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Re-cementing doublet elements with Canadian balsam
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PostPosted: Fri Nov 26, 2010 3:20 pm    Post subject: Re-cementing doublet elements with Canadian balsam Reply with quote

40 or 50 years ago, Canadian balsam and clear rosin were available at hardware stores, drug stores and even general grocers. At that time, I lived in a small town near the Mexican border, and I had no problem buying either of these products very inexpensively. But things change, don't they? Today it may be difficult to locate many products which were commonly used even 20 years ago.

Well, let's look at Canada balsam. You can still purchase it, but you must know where to look. (hint: The Surplus Shed) A small amount will last you many years. I am still using some I purchased around 1960, and because it is almost gone, I purchased some from the Surplus Shed a few years ago.

Often you will find a lens which looks cloudy or which seems to have many tiny white spots imbedded inside one of the elements. Some people think this is fungus, but if the problem is a cemented doublet, the problem may simply be trouble in the cement. In my experience, fungus does not live in Canadian balsam. An achromatic doublet is 2 pieces of glass used in combination to produce fewer color defects. In almost every case, one element will be flint glass and one will be crown glass. Both glasses have different refractive qualities. Before you do anything, please read everything I have written carefully. Like any process, there are many ways this can be done, and other people may use methods which seem better to them or which are more comfortable to their brains. This is simply how I have learned do it...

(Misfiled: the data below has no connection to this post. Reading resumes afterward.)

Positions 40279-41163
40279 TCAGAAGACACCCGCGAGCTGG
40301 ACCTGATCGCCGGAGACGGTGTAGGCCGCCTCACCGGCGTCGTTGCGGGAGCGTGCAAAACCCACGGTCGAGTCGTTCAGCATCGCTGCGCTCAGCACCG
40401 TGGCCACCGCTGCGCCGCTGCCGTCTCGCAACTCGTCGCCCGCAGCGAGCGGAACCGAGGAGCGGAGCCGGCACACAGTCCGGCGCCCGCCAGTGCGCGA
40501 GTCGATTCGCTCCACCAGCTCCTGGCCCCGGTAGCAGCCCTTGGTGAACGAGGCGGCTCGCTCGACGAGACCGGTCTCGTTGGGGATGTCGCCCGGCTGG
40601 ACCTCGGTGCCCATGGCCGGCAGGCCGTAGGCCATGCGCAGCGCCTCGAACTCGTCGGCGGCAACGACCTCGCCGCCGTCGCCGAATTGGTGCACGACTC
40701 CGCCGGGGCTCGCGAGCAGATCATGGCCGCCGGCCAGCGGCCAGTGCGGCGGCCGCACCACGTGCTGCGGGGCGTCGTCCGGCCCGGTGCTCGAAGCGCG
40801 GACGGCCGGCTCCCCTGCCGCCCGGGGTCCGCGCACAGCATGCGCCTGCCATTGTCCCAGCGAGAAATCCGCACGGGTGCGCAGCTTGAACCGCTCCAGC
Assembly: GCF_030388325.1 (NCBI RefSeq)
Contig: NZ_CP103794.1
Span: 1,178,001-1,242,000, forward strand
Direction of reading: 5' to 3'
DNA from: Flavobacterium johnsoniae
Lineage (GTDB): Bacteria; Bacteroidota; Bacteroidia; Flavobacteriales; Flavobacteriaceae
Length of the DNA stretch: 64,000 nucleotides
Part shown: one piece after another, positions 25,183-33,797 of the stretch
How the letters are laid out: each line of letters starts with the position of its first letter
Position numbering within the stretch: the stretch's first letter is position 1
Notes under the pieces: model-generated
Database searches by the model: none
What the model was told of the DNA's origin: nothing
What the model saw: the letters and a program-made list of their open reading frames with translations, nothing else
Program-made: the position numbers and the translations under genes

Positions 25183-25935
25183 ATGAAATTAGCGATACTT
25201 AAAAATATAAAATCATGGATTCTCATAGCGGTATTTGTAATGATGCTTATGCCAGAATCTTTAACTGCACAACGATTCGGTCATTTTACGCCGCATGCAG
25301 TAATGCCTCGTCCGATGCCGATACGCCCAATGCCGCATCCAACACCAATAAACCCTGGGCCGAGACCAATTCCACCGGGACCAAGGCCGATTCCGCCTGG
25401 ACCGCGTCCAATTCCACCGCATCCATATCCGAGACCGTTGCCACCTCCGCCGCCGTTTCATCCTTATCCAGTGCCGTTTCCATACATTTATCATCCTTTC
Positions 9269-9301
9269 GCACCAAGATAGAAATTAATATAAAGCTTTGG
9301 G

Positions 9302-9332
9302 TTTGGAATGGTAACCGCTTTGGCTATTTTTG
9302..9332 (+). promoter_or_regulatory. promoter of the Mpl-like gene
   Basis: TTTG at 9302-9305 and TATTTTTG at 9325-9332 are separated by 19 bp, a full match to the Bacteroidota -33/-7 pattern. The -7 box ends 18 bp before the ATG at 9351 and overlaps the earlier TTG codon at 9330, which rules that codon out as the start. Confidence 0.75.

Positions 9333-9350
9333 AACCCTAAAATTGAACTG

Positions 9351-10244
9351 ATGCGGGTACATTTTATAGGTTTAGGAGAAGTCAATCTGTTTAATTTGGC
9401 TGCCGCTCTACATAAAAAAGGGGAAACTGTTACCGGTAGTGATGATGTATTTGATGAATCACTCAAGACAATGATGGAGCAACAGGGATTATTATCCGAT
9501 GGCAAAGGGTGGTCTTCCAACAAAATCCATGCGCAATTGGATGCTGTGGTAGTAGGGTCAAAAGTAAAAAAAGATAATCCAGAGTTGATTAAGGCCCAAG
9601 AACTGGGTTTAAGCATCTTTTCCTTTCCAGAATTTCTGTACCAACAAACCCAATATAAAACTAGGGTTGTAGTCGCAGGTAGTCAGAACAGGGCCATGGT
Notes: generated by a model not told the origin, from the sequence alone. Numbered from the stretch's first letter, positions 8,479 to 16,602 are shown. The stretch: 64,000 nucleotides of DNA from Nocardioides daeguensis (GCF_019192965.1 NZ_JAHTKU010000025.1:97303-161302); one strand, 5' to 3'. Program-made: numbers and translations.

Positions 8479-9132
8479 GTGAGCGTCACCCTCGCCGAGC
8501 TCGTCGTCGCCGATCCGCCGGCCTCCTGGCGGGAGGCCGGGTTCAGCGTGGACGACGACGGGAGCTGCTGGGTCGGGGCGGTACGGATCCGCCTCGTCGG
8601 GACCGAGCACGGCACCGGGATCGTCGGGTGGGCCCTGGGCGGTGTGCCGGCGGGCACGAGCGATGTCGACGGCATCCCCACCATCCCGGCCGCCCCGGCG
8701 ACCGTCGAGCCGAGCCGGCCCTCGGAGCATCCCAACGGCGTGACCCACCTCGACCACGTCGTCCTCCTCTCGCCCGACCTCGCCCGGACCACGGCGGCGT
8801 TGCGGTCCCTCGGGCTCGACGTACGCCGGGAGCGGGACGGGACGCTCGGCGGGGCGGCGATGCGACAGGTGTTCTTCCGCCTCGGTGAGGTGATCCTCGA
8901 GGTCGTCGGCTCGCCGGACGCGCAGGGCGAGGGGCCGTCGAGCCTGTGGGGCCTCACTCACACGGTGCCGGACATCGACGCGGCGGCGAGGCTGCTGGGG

A typical cemented doublet with problems:

You can see it is quite foggy with white specks that look like falling snow. It also has an odd center spot that looks like a contact lens. Below you see I have taped stiff paper around it to secure the two elements. In order to repair the lens, we must separate these elements first, and since they are going to get hot in the process, I don't want to drop one:

The lens element is now placed on top of my light bulb. It is a 75 watt bulb, and I think either a 60 watt or 100 watt will work also. Leave the doublet on the light bulb for about 10 minutes, remove it using a glove (it will be very hot), push it out of the paper collar and slide the top(crown) element off of the flint element. If you got the doublet hot enough, it should separate quickly and easily:

In this case, the flint is darker than the crown. Since this is an old doublet, the flint (concave) probably contains lead. Make a note to yourself about how the two elements fit together. Now clean both elements completely with xylene (xylol), acetone, 100% alcohol or mineral spirits. Clean every bit of old glue from them, and be sure to clean off any lint or dust.
How to make your lens elements really clean? After you clean all the old balsam off your elements, they should be very clear and clean-looking. If you can not make them clear, you can improve them with a non-abrasive polish sold as FLITZ paste. Rub them with a bit of this paste (not too much) and polish with a soft cloth.
Canadian balsam solution:
raw Canada balsam:

dissolved in xylene (xylol) equals:

Balsam is similar to rosin, but not identical. In the absence of balsam you can use high grade rosin. You can also use balsam which has been prepared for microscope slide use. There are alternatives: you can use clear epoxy (but I do not like it at all). You can use UV cured cement. It is ok, but it is very expensive and must be used in 4 months or it is no good. Also, you can not easily separate the elements later. If you are going to be working on many old lenses, get some balsam and learn the technique. You will be happy you did. How to make the solution: slowly dissolve balsam in xylene until no more will dissolve. The solution will become relatively the same color as the raw balsam. Store it in a tiny jar. It will never go bad.